"Light pollution can be found in any sizable city in the world. Yet, excessive exposure to light at night may affect how we function during the day and increase the risks of excessive sleepiness," Ohayon said in a statement. "If this association is confirmed by other studies, people may want to consider room darkening shades, sleep masks, or other options to reduce their exposure."

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AAN: Botulinum Toxin Approved for Use in Chronic Migraine

THURSDAY, April 21, 2016 (HealthDay News) -- Botulinum toxin is a safe and effective treatment for chronic migraine and three other neurological disorders, according to an updated guideline published online April 18 in Neurology, and presented at the annual meeting of the American Academy of Neurology (AAN), held from April 15 to 21 in Vancouver, Canada.

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AAN: Once-Daily Eslicarbazepine Helps Prevent Seizures

FRIDAY, April 15, 2016 (HealthDay News) -- Once-daily eslicarbazepine acetate (Aptiom) may control seizures just as well as twice-daily carbamazepine (Tegretol, Carbatrol), according to research scheduled to be presented at the annual meeting of the American Academy of Neurology, held from April 15 to 21 in Vancouver, Canada.

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AAN: Using Entire Shape of CBFV Waveform IDs Concussion

FRIDAY, April 15, 2016 (HealthDay News) -- A machine-learning platform that uses the entire shape of cerebral blood flow velocity (CBFV) waveforms acquired via transcranial Doppler (TCD) imaging is more accurate for diagnosing concussion, according to a study presented at the annual meeting of the American Academy of Neurology, held from April 15 to 21 in Vancouver, Canada.

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AAN: Antihistamine May Help Reverse Optic Neuropathy in MS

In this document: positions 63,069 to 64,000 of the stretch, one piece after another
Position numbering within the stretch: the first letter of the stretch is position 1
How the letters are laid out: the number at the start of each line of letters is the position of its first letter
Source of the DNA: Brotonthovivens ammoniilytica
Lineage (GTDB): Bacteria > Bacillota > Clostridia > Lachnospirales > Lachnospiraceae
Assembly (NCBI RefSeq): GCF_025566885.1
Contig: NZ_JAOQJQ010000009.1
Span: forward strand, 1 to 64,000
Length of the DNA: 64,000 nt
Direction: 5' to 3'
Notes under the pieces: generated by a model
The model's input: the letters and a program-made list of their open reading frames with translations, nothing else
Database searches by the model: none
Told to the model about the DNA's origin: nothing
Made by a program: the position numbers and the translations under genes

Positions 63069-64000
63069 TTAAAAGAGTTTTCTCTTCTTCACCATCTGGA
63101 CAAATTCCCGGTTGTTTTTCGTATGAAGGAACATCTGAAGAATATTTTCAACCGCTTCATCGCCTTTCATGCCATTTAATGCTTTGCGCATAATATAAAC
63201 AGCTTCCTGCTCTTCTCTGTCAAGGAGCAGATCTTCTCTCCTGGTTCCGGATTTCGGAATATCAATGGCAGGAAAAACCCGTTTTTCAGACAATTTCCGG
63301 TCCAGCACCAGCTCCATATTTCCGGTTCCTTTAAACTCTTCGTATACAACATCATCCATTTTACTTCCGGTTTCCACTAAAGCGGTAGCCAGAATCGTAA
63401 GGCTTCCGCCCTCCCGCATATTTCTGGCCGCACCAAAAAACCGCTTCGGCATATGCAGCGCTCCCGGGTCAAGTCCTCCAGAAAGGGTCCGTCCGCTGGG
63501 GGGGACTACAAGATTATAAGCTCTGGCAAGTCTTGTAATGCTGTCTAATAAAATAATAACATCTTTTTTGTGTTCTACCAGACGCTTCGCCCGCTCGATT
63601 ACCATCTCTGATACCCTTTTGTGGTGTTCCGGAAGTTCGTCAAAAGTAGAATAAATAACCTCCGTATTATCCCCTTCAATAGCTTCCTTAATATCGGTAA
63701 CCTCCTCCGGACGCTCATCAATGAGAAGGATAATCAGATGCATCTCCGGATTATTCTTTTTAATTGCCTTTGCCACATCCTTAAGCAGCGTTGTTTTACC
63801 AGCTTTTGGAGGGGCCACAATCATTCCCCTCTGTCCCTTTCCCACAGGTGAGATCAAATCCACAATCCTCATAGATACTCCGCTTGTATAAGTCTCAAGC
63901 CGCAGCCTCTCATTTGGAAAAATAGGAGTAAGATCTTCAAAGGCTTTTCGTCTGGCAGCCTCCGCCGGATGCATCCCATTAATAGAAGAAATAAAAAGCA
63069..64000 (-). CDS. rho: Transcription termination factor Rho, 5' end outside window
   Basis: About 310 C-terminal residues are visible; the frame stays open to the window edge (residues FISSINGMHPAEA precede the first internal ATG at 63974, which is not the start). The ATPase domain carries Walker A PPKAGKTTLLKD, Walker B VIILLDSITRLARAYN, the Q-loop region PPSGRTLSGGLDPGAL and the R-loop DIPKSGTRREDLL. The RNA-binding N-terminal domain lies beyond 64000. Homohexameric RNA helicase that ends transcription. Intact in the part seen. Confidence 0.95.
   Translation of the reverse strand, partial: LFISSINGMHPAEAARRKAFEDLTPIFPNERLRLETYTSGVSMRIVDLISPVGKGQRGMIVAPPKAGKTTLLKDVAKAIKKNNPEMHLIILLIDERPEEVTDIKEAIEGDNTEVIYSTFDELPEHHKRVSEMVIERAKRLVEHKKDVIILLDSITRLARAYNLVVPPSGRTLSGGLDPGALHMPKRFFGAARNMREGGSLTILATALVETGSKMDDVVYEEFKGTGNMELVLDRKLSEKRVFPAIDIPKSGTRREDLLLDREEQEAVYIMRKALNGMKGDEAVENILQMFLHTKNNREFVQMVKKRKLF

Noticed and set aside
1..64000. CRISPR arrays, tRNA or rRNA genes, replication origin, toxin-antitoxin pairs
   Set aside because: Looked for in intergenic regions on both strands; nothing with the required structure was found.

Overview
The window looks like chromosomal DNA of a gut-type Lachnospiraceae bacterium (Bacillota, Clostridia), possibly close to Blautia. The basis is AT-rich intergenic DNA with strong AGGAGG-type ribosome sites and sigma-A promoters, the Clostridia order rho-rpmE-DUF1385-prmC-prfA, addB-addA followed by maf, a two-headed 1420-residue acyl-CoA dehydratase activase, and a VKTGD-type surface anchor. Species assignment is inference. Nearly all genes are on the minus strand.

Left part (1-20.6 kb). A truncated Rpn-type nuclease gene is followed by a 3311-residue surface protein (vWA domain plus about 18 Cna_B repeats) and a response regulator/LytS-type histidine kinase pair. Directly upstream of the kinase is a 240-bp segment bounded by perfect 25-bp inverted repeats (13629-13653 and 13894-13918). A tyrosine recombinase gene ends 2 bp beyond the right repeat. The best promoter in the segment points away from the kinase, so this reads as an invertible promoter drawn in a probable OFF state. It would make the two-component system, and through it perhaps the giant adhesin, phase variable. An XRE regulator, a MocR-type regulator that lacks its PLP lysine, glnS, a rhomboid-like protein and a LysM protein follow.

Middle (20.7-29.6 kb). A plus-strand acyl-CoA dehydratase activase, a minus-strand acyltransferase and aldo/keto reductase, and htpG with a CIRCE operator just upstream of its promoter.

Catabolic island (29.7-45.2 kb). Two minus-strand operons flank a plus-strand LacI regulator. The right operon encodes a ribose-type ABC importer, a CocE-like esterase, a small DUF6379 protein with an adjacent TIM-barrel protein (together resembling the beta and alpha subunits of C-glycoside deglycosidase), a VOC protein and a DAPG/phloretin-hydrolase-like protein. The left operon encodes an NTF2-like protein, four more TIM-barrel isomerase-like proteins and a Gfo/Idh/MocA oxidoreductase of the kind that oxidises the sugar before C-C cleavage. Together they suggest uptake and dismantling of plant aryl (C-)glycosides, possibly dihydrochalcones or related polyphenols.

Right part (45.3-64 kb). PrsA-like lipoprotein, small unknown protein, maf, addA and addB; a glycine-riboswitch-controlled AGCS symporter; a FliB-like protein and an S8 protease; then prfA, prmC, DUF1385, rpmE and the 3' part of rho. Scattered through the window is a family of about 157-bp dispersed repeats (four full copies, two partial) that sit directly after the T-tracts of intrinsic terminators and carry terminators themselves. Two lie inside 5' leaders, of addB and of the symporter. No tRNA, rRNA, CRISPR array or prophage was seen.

WEDNESDAY, April 13, 2016 (HealthDay News) -- Clemastine fumarate partially reverses optic neuropathy in patients with multiple sclerosis, according to a study scheduled to be presented at the upcoming annual meeting of the American Academy of Neurology, held from April 15 to 21 in Vancouver, Canada.

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AAN: Zika May Be Linked to Acute Disseminated Encephalomyelitis

MONDAY, April 11, 2016 (HealthDay News) -- The Zika virus may be linked to acute disseminated encephalomyelitis (ADEM), according to a study scheduled for presentation at the upcoming annual meeting of the American Academy of Neurology, to be held from April 15 to 21 in Vancouver, Canada.

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AAN: Preeclampsia, LBW Up With Severe Migraine While Pregnant

FRIDAY, March 11, 2016 (HealthDay News) -- Severe migraines are associated with an increased risk of complications during pregnancy and childbirth, especially among older women, according to a study scheduled for presentation at the upcoming annual meeting of the American Academy of Neurology, to be held from April 15 to 21 in Vancouver, Canada.

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AAN: Stroke Risk Up With Daylight Saving Transitions

TUESDAY, March 1, 2016 (HealthDay News) -- The transition to daylight saving time (DST) is associated with a transient increase in the risk of ischemic stroke, according to a study scheduled for presentation at the upcoming annual meeting of the American Academy of Neurology, to be held from April 15 to 21 in Vancouver, Canada.

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AAN: Ebola May Leave Lasting Neurological Symptoms

WEDNESDAY, Feb. 24, 2016 (HealthDay News) -- Many Ebola survivors have neurological symptoms that last long after other signs of the infection are gone, according to a study scheduled for presentation at the upcoming annual meeting of the American Academy of Neurology, to be held from April 15 to 21 in Vancouver, Canada.